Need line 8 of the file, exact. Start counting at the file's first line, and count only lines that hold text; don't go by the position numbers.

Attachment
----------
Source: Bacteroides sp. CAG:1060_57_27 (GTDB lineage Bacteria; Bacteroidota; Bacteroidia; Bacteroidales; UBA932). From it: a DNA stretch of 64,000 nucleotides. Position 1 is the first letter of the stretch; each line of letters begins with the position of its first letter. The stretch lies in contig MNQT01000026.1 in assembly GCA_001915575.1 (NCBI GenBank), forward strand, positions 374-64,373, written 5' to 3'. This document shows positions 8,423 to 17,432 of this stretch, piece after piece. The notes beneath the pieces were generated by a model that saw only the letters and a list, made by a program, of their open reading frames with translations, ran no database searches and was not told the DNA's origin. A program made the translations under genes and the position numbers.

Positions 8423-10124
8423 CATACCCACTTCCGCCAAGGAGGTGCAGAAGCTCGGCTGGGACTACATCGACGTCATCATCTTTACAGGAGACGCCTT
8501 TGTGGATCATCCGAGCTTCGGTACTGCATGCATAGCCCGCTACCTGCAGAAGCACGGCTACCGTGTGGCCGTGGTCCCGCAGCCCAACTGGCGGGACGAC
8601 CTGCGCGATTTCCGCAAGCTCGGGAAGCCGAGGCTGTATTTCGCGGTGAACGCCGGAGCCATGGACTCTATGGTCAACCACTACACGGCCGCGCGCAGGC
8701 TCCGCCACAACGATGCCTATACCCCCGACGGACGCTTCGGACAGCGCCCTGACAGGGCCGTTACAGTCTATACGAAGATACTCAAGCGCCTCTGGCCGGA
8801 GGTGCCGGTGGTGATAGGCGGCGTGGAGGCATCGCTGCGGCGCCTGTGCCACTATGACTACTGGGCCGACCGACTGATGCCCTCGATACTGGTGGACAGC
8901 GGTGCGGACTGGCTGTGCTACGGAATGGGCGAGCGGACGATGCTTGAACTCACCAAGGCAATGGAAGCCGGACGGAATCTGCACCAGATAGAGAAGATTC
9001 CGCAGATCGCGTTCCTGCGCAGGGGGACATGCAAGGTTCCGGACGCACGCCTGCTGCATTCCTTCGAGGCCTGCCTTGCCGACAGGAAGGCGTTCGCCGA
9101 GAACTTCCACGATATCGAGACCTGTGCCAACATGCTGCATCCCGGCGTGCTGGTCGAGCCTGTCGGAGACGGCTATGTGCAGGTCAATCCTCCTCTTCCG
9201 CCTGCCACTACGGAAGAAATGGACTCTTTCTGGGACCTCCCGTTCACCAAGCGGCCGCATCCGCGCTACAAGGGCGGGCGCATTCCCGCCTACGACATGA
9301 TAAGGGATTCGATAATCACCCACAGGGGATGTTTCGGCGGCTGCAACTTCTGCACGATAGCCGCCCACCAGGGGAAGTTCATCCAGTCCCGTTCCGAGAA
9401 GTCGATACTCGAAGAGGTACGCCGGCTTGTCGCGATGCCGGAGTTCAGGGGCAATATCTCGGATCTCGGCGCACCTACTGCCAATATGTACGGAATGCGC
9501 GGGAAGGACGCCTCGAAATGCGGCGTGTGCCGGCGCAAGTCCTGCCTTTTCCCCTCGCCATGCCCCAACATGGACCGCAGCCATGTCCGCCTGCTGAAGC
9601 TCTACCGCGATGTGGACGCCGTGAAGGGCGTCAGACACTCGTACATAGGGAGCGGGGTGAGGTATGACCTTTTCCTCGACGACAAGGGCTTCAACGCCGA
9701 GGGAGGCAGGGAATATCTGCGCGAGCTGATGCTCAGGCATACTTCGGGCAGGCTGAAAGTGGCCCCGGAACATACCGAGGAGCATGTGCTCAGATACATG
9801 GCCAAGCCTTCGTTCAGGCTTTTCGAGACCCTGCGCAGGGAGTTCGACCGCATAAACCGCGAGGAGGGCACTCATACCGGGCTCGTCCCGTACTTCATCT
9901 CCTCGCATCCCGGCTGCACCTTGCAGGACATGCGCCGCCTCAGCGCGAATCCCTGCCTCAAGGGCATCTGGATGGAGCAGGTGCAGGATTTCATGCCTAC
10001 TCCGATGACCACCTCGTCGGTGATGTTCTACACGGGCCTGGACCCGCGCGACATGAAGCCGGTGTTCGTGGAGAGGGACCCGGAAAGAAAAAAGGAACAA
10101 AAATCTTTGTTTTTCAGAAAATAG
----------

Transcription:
8901 GGTGCGGACTGGCTGTGCTACGGAATGGGCGAGCGGACGATGCTTGAACTCACCAAGGCAATGGAAGCCGGACGGAATCTGCACCAGATAGAGAAGATTC